There have been no new developments in electoral system reform consultations since the opposition tabled its new proposals a week ago, opposition representatives say.
“We have not yet received any concrete proposal or response [from the ruling party],” Mamuka Katsitadze of the New Rights Party, told Civil.ge on April 11. He, however, also said that there were unconfirmed reports that the ruling party was preparing its response.
MP Pavle Kublashvili, ruling party’s chief negotiator in Election Working Group, a negotiating format which last time held its meeting on March 9, declined on Monday to comment on the opposition’s most recent proposals.
On April 13 Parliamentary Assembly of Council of Europe (PACE) will discuss a draft resolution on honouring of obligations and commitments by Georgia.
One of the issues raised in the draft resolution deals with the electoral system talks saying that the 2012 parliamentary and 2013 presidential elections “will be the litmus test for the consolidation of a mature, more inclusive and robust democratic system in Georgia.”
The draft resolution welcomes that the Election Working Group was re-established and recommends adoption of “entirely new election code” and to agree on “an election system that can muster the full trust of all electoral stakeholders.”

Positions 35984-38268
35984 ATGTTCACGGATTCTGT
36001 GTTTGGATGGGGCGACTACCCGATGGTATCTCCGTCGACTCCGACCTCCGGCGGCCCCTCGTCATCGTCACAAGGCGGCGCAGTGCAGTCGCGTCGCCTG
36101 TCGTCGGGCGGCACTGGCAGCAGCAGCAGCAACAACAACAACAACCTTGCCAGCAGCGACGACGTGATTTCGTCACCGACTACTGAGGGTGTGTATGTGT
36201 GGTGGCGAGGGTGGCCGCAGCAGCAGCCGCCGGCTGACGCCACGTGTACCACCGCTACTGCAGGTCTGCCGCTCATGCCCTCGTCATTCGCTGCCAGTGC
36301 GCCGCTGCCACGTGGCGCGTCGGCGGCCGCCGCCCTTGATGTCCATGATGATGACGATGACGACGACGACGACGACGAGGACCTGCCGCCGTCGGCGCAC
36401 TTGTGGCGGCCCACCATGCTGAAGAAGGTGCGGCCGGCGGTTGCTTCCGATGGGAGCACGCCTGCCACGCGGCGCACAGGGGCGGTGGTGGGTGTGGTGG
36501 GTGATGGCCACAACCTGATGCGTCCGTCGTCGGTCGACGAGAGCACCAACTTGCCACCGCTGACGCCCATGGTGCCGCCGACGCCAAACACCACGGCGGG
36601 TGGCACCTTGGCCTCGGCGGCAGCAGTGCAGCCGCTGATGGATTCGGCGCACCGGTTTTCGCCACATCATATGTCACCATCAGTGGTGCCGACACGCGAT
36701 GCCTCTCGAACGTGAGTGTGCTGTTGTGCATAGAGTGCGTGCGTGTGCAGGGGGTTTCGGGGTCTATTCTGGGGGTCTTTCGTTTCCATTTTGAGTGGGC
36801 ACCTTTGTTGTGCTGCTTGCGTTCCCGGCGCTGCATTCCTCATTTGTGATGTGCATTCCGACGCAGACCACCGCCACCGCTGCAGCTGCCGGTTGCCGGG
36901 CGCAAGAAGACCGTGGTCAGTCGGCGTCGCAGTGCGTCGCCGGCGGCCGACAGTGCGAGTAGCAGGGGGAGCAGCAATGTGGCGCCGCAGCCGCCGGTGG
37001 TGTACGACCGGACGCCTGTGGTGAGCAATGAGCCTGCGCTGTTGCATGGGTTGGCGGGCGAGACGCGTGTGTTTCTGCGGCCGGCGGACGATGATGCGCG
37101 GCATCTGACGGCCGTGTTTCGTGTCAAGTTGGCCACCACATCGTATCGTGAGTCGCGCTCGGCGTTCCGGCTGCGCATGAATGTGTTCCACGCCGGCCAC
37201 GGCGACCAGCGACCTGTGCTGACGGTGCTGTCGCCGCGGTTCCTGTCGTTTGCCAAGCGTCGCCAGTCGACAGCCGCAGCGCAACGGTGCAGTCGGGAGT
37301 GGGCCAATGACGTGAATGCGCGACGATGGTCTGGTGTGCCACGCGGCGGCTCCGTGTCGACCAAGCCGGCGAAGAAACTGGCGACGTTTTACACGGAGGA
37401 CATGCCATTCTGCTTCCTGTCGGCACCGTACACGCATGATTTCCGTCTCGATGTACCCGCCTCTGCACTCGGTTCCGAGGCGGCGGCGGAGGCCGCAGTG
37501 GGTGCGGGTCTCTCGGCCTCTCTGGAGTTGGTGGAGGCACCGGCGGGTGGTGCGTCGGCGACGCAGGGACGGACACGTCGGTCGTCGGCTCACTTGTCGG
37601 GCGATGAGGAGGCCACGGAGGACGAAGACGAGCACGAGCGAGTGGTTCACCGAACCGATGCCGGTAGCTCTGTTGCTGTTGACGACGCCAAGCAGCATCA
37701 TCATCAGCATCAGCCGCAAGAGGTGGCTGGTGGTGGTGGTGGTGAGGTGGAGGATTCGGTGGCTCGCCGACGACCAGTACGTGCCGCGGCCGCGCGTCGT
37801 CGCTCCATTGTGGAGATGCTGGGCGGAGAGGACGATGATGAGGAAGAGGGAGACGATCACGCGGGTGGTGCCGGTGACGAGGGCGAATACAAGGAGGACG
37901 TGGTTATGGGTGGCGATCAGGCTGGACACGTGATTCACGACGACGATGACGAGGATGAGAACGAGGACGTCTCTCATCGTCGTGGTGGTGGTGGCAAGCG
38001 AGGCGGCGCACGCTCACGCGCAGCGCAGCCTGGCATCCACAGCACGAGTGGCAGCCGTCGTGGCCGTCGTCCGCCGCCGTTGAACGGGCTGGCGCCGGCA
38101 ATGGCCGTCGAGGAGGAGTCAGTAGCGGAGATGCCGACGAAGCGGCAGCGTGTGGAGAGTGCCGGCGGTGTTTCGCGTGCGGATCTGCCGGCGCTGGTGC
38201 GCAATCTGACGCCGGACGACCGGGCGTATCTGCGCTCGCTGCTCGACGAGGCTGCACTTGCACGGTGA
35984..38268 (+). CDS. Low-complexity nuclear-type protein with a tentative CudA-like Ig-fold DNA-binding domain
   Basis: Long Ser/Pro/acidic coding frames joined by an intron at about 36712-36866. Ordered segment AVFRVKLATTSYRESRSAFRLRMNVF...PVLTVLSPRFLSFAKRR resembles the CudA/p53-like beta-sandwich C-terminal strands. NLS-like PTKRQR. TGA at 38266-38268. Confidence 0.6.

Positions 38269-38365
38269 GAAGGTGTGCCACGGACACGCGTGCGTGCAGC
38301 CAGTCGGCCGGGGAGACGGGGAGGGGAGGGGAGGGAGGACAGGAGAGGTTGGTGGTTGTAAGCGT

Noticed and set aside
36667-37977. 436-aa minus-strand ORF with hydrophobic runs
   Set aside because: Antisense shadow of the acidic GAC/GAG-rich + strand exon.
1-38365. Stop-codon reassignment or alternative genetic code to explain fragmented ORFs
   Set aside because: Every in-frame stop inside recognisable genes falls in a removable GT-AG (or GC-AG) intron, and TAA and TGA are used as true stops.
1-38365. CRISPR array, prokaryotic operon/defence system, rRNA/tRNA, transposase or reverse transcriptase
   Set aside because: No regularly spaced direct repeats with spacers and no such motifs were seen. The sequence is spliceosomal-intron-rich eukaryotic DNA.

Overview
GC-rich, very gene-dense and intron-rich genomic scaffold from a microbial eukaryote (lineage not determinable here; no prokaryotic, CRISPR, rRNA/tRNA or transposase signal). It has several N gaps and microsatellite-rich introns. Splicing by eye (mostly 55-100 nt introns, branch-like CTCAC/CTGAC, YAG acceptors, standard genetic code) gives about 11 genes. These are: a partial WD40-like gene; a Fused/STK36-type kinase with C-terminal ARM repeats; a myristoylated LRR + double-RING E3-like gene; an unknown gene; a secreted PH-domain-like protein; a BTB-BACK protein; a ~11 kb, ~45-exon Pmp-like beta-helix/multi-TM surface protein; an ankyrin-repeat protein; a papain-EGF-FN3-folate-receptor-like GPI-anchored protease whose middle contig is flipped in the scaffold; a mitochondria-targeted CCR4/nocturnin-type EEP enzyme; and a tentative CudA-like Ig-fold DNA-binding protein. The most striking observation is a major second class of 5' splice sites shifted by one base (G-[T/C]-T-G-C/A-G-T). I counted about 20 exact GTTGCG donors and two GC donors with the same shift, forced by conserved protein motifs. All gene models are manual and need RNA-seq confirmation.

It also calls for addressing shortcomings noted by the international election observers. Among these shortcomings the draft lists the need to re-define electoral districts borders based on the principle of equality of the vote and to allow non-partisan candidates to run for majoritarian MP seat; only a party can nominate majoritarian MP candidate under the existing rules.
On March 9 the ruling party put forth its election-related proposals offering to address equality of the vote by dividing ten largest constituencies with over 100,000 registered voters, which, if implemented, will lead to increase of number of majoritarian MPs.
In the same proposals the ruling party has pledged to allow non-party candidates to run for the majoritarian MP seat. This change, however, may come at odds with the eight opposition parties’ proposal, which agreed to maintain the current majoritarian system, but on the condition of introducing a principle of non-awarding of overhang seats in party-list contest so that to secure proportionality between votes received by each party and distribution of seats in the Parliament.